The British Army’s official Twitter and YouTube accounts were breached on July 3rd for almost 4 hours. The hackers initially took over the social media accounts, with over half a million followers combined, at around 2 PM ET, and maintained control for over 3 and a half hours as the British Army attempted to regain access, as later reported by the United Kingdom Ministry of Defence (MOD) Press Office.
We are aware of a breach of the Army’s Twitter and YouTube accounts and an investigation is underway.
The Army takes information security extremely seriously and is resolving the issue. Until their investigation is complete it would be inappropriate to comment further.
— Ministry of Defence Press Office (@DefenceHQPress) July 3, 2022
Phishing Scam Through a Fake NFT Collection
The hackers had their fun with the illegally acquired social media accounts, as they generated hype around two fraudulent NFT collections at the same time. One of the screenshots provided by the Twitter community reads “BAPESCLAN”, while another says “pssssd”.
However, it wasn’t all a barrel of laughs around the fake NFT collections, as both were accompanied with phishing links. Users who followed the malicious links and connected their crypto wallets lost all of the funds they had currently stored. As of this writing, British government officials have not disclosed any information about the victims, or the total sum of crypto defrauded.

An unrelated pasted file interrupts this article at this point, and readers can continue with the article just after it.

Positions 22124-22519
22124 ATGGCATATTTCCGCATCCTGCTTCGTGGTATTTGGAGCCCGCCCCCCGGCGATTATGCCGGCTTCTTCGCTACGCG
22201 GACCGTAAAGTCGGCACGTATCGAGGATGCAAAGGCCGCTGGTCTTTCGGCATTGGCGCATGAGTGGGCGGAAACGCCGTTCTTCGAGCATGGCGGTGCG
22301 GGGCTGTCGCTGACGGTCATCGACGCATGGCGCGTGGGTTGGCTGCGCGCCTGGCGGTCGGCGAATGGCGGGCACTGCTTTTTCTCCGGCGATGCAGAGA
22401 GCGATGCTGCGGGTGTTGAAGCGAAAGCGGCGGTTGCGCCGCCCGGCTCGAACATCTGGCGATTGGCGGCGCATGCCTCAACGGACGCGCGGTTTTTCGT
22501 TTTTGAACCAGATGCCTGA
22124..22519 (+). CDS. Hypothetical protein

QR-Code Scam on YouTube Impersonating Elon Musk
For the British Army’s YouTube account, the scammers used a different, more creative strategy, as the channel name was briefly changed to ‘Ark Invest’, impersonating the crypto hedge fund.
The videos uploaded by the hackers involved deep fakes of the world’s richest man, Elon Musk, talking to Jack Dorsey, the founder of Twitter. On top of that, the live videos encouraged viewers to use the QR codes presented on screen to send crypto funds. Viewers were promised to have their funds doubled, with the speakers saying they had a “secret investment technology” for extra quick turnaround of the “loans”.
The hackers seemingly went all out, simultaneously streaming four live streams of fake interviews, drawing in over 19,000 people. With the British government regaining control of the accounts, the false information was swiftly deleted, and the British Army promised to “learn from this incident”.
Apologies for the temporary interruption to our feed. We will conduct a full investigation and learn from this incident. Thanks for following us and normal service will now resume.
— British Army (@BritishArmy) July 3, 2022